Beta Readers – The Stepping Stones to a Final DraftMarch 18, 2009 at 4:18 PM | Posted in Editing | 7 Comments
Tags: beta, beta reader, crit, critique, draft, edit, Editing, feedback, final draft, grammar, line by line, teen, teenage writer, teenager, writer, Writing
Many new writers ask if beta readers are necessary. Well, there’s no real answer to this question. Many writers have them, and many writers don’t. The choice is yours, but there are some things you should know about beta readers if you are considering one.
Three Types of Beta Readers:
There are three main types of beta readers: the complimenters, the half and half, and the critters. The complimenters are usually friends and family. They’re good for picking out some grammar and spelling mistakes, but mostly for raising self-confidence. (Not saying all friends and family aren’t going to be truthful with you if it really does suck – though I’m sure it doesn’t). Half and halfs are good for raising confidence and also for fixing up your manuscript. Then there are the critters. These are the ones that crit (short for critique) your MS. They can be soft or amazingly rough. The best critters are honest, and they can really help your MS. It’s good to have a combination of complimenters, half and halfs, and critters.
Finding a Beta Reader:
You’ve decided you want a beta reader. Now what? Well, the next step is to find one. There are countless places: your family and friends, critique groups, writing websites and forums (absolutewrite.com/forums is a good one). You want to find a beta reader who you can trust. There are plenty of great, honest beta readers out there, but just like with agents and publishers, there are some that are dishonest thieves. Fortunately, they are definitely in the minority. I don’t say that to scare you away from beta readers altogether, just to make you aware.
Each beta reader has their own kind of critting style. Some are line-by-line critiquers, and others can’t do a line-by-line to save their lives (I’m one of the second). It’s up to them and you on what kind of crit you want. Some beta readers are harsh (read: honest) and others know how to be honest, but soft. Notice the “honesty.” Your beta reader should be honest. If your MS needs a major overhaul, they should tell you. Though if you’ve been doing your homework and edit before you send, it shouldn’t need one.
Before You Send:
Your MS should be almost agent ready by the time you even think about sending it to a beta reader. Their reading shouldn’t be bogged down by the countless grammar and spelling mistakes that often accompany a rough draft – they don’t appreciate it. Just as you wouldn’t send a rough draft to an agent, editor or publisher and tell them to edit it for you, don’t do that to beta readers.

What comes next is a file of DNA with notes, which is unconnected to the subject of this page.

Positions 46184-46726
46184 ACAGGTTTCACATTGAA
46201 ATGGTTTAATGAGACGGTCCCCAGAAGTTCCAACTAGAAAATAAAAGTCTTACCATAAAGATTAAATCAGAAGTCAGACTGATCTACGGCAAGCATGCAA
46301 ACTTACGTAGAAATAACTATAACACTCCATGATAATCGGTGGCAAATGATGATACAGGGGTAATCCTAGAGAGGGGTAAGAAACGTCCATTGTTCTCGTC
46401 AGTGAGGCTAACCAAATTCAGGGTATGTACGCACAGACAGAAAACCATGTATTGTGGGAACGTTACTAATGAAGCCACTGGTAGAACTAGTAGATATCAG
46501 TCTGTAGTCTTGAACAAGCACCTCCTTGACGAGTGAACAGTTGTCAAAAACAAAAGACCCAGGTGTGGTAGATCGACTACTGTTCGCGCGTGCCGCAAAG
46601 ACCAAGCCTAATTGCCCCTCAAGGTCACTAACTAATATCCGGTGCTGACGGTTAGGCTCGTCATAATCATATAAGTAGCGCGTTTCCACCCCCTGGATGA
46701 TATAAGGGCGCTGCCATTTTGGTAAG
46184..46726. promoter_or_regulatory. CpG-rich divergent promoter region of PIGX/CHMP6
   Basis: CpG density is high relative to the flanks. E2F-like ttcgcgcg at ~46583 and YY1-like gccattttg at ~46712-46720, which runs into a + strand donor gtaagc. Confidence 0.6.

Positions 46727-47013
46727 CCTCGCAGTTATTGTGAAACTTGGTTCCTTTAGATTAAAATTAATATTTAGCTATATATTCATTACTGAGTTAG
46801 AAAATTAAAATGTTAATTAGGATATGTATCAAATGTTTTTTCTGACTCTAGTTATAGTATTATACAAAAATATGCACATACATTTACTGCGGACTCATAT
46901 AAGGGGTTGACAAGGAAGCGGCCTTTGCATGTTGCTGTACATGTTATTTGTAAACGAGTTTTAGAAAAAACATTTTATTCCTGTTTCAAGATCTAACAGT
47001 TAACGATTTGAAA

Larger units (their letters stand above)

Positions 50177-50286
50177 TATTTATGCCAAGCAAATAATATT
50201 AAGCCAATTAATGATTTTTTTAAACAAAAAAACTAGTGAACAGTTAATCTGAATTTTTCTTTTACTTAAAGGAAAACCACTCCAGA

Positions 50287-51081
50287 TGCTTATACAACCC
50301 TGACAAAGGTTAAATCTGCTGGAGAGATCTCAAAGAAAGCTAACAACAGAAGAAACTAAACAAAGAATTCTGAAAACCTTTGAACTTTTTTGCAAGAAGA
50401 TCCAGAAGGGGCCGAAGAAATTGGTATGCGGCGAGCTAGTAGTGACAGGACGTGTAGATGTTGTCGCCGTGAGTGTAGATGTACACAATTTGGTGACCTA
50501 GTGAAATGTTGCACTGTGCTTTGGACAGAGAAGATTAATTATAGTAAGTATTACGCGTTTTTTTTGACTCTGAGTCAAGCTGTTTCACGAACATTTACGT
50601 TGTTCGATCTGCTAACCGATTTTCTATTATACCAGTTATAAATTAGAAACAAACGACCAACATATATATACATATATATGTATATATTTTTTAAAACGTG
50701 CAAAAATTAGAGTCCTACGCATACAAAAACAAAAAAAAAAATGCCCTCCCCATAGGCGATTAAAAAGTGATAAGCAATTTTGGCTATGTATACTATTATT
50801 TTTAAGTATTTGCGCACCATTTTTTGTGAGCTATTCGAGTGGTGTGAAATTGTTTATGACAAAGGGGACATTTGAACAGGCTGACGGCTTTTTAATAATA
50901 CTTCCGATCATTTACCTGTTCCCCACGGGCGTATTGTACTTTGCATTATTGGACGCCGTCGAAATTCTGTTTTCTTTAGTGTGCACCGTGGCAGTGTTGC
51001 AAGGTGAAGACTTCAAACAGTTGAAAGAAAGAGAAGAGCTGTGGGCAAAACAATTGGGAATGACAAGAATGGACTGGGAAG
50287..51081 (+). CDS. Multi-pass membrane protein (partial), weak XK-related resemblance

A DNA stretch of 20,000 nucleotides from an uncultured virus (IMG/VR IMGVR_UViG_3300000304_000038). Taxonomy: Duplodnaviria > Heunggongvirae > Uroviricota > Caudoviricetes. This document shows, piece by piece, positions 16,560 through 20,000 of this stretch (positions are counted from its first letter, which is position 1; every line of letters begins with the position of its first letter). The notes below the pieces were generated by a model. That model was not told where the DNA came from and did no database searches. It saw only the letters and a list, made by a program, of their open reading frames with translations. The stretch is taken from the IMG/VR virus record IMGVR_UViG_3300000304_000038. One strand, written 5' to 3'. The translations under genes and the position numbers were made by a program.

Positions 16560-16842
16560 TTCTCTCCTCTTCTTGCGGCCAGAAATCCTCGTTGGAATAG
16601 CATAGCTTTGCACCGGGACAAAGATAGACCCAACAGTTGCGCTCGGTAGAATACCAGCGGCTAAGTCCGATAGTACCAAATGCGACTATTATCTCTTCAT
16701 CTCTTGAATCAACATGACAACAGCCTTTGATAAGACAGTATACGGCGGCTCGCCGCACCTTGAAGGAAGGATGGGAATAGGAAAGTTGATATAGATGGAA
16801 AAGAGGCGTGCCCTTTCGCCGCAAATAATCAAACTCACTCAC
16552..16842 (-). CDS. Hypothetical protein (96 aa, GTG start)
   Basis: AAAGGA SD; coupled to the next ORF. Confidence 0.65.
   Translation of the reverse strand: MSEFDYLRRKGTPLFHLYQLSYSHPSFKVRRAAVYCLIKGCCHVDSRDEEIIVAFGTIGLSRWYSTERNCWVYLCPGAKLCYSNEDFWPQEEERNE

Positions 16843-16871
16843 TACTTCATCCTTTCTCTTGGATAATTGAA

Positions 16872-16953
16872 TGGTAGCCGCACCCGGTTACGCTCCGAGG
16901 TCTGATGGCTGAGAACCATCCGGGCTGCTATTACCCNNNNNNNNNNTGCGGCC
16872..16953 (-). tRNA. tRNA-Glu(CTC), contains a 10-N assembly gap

What to Send:
This is up to you and your beta reader. Some writers send only a partial (first 3 chapters, first 50 pages, or first 100 pages typically), others send a full. I beta read a story for someone that preferred to keep the ending on the down-low, so I only got to read about the first half. I respected that, even though their MS had me practically begging to know what happened (and I still don’t know). So really, this is totally up to you.
Establish whether you want a chapter by chapter feedback or all the notes at the end. When I beta, I like to have the MS sent as an e-mail attachment so I can read it properly and add my comments in red. But that’s just my style. I had a beta reader who sent me notes through e-mail as she was reading. This is also up to you.
It can be a long wait for comments, but it’s good practice for when agents have your MS. They aren’t going to read it overnight and have a reply in your inbox the next day – it may take weeks, even months. My personal beta reading time varies. Some fulls I’ve read overnight, and others I’ve had for weeks. With me, it depends on how much I like the writing. Still, if you’re waiting a while, keep in mind that beta readers have their own lives and commonly have their own writings to work on. Often personal things, including school or work, take away from their reading time. So be patient. :) Work on something else while you wait.
You’ve Got Mail:
Your crit is in the mailbox after all those long days of waiting. Read over the comments carefully. Remember you don’t have to use all the advice, but you’ll be wise to read it all and use what you feel you should. Utilize the suggestions and do another read through. Then you can either send it to agents (or publishers), or even better, send it to another beta. It’s usually suggested that you have at least two beta readers (though like everything, not required).
And my last, but certainly not least, piece of advice: THANK YOUR BETAS. They take time out of their busy schedules and their own writing to better yours. So even if the comments weren’t what you wanted to hear, send them a thank you. We’ll appreciate it after all our hard work. :)